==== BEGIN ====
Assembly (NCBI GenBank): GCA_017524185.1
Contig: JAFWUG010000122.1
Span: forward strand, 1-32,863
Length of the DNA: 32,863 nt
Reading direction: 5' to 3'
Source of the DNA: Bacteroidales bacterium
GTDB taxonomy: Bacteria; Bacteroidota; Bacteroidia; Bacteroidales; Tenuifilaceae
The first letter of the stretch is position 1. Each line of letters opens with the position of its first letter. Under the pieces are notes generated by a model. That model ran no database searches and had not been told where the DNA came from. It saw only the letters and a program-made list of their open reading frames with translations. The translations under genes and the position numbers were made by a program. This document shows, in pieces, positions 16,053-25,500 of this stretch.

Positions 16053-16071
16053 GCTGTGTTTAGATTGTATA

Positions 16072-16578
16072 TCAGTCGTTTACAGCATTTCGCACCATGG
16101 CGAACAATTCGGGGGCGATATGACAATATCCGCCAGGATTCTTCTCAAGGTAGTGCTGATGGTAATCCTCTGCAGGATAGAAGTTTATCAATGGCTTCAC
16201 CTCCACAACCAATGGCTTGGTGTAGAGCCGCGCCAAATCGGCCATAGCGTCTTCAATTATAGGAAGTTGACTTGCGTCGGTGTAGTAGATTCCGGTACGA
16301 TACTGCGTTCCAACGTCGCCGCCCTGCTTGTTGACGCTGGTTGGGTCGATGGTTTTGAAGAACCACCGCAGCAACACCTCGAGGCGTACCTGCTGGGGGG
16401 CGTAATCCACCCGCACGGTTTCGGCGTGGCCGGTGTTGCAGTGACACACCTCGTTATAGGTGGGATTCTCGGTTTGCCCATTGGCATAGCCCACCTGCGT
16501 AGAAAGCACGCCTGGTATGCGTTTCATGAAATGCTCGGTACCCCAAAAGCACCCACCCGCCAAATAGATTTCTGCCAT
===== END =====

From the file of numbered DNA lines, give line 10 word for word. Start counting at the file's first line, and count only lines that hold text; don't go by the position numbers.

16053 GCTGTGTTTAGATTGTATA